The road for professional dance has never been well paved. As the 21st century rolls out, dancers and choreographers are constantly searching new ways to combine classical ballet and contemporary dance while still appealing to present day dance aficionados. Not surprisingly so, this sweet spot of intersection is difficult to find. Aspen Santa Fe Ballet, however, does it with ease.
I would not miss a chance to see them perform again.
This contemporary ballet company, founded in 1996, has made it traditional to commission and present new works from upcoming artists, resulting in a constant flow of edgy and innovative pieces that pull together principles of contemporary dance and classical ballet. This much was made clear this past Wednesday at ASFB’s one-night-only performance at Wolf Trap, which showcased three newly commissioned works.
In my opinion, the opening piece Fold by Fold, choreographed by Norbert De La Cruz II, was the strongest of the evening. De La Cruz’s choreography presents us with an impeccable balance of styles, moods, and aesthetic. His innate ability to direct the eye was demonstrated in his strategic staging and use of synchronized versus isolated pairings. Dancers Craig Black, Katherine Bolanos, Sadie Brown, Paul Busch, Peter Franc, Emily Proctor, Seia Rassenti, and Joseph Watts on top of giving wonderful performances, were never crowded on stage.
There was also something to be said about the works clearly motivated motif. Set to a vivid classical score, commissioned from Michael Gilbertson, the work reminded one of a late summer afternoon in the forest. This theme was furthered through the costumes designed by Marion Talan, which were of a dark brown, buckskin texture. With male dancers in long tailcoats these modern and simple designs were still reminiscent of classical ballet attire. Graceful curves were contrasted with many moments of sharp punctuated movements.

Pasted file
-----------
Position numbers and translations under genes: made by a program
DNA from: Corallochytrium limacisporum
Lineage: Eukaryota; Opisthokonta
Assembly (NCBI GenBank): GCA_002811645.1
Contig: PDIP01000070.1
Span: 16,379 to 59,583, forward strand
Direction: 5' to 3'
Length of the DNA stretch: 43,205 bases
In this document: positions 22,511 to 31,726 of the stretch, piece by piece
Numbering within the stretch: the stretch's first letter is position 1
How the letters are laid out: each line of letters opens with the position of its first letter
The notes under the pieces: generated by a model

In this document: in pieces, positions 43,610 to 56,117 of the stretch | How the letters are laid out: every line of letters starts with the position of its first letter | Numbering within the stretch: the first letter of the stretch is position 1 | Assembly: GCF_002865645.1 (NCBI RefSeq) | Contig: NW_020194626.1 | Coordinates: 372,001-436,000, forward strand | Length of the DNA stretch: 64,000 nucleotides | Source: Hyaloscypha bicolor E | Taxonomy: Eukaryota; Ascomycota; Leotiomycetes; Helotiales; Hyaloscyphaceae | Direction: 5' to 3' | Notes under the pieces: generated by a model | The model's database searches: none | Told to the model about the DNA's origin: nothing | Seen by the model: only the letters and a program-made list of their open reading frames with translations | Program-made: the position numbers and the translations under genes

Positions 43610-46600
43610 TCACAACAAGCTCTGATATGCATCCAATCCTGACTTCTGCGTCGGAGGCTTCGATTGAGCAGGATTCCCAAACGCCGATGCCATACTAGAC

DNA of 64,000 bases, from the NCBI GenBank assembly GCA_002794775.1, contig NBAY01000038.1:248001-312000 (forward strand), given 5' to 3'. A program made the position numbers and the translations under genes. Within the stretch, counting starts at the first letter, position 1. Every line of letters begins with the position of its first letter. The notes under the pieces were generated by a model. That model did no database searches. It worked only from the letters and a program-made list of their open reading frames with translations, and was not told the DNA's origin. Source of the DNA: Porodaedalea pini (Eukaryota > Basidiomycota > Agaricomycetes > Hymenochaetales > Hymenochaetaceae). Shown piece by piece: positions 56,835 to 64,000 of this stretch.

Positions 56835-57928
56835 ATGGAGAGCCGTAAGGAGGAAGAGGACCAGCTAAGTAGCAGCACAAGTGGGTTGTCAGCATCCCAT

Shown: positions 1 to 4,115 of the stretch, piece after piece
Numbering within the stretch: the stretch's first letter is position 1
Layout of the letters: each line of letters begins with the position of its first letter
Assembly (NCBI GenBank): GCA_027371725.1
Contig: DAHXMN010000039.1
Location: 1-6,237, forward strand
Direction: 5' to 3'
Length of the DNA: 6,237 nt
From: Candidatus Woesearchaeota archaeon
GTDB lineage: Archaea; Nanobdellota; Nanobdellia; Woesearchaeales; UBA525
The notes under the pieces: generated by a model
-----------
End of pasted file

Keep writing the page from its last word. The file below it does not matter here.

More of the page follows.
The pieces that followed, Last, choreographed by Alejandro Cerrudo, and Like a Samba, choreographed by Trey McIntyre, also showed high quality performances. Most notable within Cerrudo’s choreography were his deeply romantic duets using a characteristic glide, feigning flight across the frictionless floor. The work, however, was awkwardly segmented with the three parts feeling incohesive in theme. This was in part because of the greatly contracting musical score, but also because of the flitting between light and romantic and dark ominous moods. McIntyre’s Like a Samba was a playful mix of genres, displaying beautiful performances from dancers Paul Busch, Samantha Klanac Campanile, Peter Franc, Nolan DeMarco, and Seia Rassenti. This fun composition used a musical score from Astrud Gilberto, including the infamous “Girl from Ipanema,” and also presented with vivid lighting design by Michael Mazzola and Costumes from Janet R. Elam.
Aspen Santa Fe Ballet has become a well-known name in the dance world, and rightfully so. Their style is utterly unique, and presented with class, professionalism and artistry. I would not miss a chance to see them perform again.
Running Time: 2 hour and 25 minutes with two intermissions.
For more information about performances from Aspen Santa Fe Ballet, please visit here.